A mum of two and man whose childhood dream was to be a firefighter were two of the 18 new firefighter recruits who were welcomed into ACT Fire & Rescue on Monday (29 January) morning.
Julia Chadburn and Mark Parsons will now begin a 20-week intense training course that will prepare them to work with the nation’s fastest responding fire service.
Mrs Chadburn, who used to be a primary school teacher in Canberra, took leave from her job to work towards becoming a firefighter.
“I knew it was an arduous task and it was not something that I could approach casually. I took leave of my job in April 2016 and now 18 months later, here I am.”
Mrs Chadburn was attracted to a more hands-on job that would give her more time with her two sons when she saw advertisements for female recruits in 2016.
Mrs Chadburn worked at Duffy Primary School at the time of the 2003 bushfires and had to call all of her student’s families to check if they were okay. Unfortunately, one of the parents of her student had passed away. That memory has stayed with her since.
Minister for Police and Emergency Services Mick Gentleman congratulated the recruits on their perseverance in chasing their dreams to become firefighters.
“Today I congratulate the women and men of Recruit College 39 on their selection to train to work for one of the most trusted emergency services in the country,” Mr Gentleman said.
“I am told that a number of our new recruits have applied multiple times and their commitment has paid off, beating hundreds of applicants to fill these 18 recruit positions”.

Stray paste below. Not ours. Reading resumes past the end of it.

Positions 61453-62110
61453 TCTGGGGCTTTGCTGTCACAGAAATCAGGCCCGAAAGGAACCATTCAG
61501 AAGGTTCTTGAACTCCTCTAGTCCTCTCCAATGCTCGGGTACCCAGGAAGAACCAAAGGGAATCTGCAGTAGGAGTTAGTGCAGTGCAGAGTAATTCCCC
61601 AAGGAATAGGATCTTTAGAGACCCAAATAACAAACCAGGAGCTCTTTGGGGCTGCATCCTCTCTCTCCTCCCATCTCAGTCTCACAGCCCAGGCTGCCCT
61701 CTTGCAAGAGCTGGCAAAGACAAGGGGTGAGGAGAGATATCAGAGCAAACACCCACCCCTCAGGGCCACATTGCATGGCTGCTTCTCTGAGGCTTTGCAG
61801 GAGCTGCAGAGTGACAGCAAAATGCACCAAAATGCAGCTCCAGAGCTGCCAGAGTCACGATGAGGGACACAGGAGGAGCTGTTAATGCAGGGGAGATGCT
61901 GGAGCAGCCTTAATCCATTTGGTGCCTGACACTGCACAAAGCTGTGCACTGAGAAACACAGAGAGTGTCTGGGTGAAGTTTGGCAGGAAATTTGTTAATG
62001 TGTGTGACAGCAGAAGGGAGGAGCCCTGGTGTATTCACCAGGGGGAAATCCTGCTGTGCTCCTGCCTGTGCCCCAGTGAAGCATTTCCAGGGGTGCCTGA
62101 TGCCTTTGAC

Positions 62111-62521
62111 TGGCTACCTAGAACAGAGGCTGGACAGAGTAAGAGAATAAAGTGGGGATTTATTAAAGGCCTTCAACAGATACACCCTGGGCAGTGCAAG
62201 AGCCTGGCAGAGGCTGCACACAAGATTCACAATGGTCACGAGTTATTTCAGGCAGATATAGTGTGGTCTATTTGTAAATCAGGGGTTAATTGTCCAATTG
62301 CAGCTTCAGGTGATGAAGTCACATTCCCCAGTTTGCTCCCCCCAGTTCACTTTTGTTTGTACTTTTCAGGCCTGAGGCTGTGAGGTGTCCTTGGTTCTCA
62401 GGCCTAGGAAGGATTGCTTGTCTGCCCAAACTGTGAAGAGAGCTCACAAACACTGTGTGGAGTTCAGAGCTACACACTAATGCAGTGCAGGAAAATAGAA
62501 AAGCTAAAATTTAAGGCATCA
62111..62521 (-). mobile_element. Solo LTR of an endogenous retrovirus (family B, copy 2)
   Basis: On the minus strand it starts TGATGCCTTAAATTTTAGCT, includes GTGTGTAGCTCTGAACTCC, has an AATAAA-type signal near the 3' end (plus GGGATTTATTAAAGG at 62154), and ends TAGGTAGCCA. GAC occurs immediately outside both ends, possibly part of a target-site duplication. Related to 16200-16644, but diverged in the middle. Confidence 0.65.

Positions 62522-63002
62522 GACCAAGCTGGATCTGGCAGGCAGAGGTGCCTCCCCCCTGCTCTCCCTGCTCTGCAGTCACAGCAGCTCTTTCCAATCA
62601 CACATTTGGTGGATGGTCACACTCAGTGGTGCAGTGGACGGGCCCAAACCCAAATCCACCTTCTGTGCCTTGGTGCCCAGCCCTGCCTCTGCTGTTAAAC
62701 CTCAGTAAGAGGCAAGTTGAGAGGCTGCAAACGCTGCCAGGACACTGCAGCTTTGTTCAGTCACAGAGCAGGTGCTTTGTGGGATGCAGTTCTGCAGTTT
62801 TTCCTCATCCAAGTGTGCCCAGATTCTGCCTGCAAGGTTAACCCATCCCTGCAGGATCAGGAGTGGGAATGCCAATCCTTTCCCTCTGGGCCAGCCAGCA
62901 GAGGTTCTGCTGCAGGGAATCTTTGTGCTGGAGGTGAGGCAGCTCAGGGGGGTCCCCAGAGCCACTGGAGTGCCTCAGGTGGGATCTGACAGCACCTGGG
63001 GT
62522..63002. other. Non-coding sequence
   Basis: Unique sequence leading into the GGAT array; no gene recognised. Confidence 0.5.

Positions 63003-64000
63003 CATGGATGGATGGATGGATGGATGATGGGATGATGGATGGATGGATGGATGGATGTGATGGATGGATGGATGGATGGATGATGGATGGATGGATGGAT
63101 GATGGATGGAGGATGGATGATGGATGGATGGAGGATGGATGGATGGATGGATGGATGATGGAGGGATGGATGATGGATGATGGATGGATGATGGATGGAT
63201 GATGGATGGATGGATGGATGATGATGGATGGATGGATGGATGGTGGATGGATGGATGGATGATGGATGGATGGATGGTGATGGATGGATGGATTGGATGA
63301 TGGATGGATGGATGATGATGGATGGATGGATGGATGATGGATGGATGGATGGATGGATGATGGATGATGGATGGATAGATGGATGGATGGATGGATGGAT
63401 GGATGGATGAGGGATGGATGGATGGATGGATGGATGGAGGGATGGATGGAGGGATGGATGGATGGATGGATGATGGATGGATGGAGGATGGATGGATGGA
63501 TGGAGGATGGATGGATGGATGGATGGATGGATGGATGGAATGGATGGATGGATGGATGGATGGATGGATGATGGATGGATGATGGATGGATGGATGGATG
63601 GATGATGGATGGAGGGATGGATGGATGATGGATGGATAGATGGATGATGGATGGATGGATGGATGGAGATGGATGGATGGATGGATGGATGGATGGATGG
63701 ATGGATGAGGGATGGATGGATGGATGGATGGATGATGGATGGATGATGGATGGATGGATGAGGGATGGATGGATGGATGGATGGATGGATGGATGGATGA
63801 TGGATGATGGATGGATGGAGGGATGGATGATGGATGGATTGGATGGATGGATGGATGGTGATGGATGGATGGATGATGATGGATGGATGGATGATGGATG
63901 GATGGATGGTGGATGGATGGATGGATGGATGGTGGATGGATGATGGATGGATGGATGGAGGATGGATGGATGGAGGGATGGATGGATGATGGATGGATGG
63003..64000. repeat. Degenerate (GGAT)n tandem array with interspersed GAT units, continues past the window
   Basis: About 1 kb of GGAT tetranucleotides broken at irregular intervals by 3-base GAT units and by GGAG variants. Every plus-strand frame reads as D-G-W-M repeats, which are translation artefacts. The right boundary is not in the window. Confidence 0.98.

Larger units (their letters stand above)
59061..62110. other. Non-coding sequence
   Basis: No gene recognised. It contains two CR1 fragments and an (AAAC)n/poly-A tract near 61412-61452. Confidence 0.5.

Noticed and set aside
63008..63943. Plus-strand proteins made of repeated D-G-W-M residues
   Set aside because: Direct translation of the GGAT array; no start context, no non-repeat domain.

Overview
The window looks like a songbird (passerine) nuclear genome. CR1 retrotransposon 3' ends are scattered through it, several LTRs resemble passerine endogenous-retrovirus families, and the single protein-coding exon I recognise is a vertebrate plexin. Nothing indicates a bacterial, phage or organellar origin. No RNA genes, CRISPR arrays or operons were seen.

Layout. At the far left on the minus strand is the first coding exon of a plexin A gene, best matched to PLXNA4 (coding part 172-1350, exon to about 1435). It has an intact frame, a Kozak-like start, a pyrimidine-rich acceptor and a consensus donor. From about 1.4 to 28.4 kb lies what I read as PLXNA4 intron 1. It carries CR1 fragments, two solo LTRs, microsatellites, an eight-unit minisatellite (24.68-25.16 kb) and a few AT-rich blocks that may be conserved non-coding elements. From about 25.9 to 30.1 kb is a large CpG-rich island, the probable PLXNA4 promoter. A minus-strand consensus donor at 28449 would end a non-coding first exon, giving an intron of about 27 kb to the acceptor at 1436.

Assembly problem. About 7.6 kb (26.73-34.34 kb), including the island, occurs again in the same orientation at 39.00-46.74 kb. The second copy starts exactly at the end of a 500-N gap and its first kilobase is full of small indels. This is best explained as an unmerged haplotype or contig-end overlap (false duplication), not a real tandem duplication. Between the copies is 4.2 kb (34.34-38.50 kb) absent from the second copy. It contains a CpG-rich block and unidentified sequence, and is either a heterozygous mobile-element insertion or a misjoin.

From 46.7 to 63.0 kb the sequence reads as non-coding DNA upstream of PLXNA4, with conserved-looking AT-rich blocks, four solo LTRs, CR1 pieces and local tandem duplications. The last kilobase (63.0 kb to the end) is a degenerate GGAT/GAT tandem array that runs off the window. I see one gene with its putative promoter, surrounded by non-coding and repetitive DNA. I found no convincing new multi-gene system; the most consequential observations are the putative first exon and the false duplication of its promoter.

“New challenges start today for these recruits to complete their intensive learning program which will prepare them for the tasks associated with modern day firefighting.”
In 2015, the ACT Emergency Services Agency set upon a journey to increase diversity across emergency services and Minister Gentleman said that the ACT Government is committed to continue recruiting people from all walks of life.
“Recruit College 39 is a wonderfully diverse group of women and men from various backgrounds, and for the first time the college includes two recruits selected from the Indigenous Fire and Rescue Employment Strategy (IFARES),” Minister Gentleman said.
Mark Parsons went through IFARES program, which was a six-month program designed to increase the skills and knowledge of community-minded Aboriginal and Torres Strait Islander men and women interested in becoming firefighters.
Mark Parsons, who was a house painter in Batemans Bay, said it had always been a childhood dream to become a firefighter.
“I always knew I wanted to be a firefighter and I went to all the firefighter’s section during all the school career expos. I have a lot of passion for the community and the fact that a lot of trust and lives are put in a firefighter’s hands, I wanted that opportunity.
Out of all the tests that Julia and Mark were put through, both said they struggled the most with the dummy drag, which required them to drag an 85-kilo dummy across 60 metres in 100 seconds.
“I was not bothered by the ladder challenges since I am a house painter and I am used to running up ladders, but I struggled with the dummy drag. The dummy must have been close to 20 kilos heavier than me, but I still passed,” Mr Parsons said.
The recruits of ACT Fire & Rescue College 39 will now be required to successfully complete 19 weeks of training before graduating as firefighters and joining the frontline in June 2018.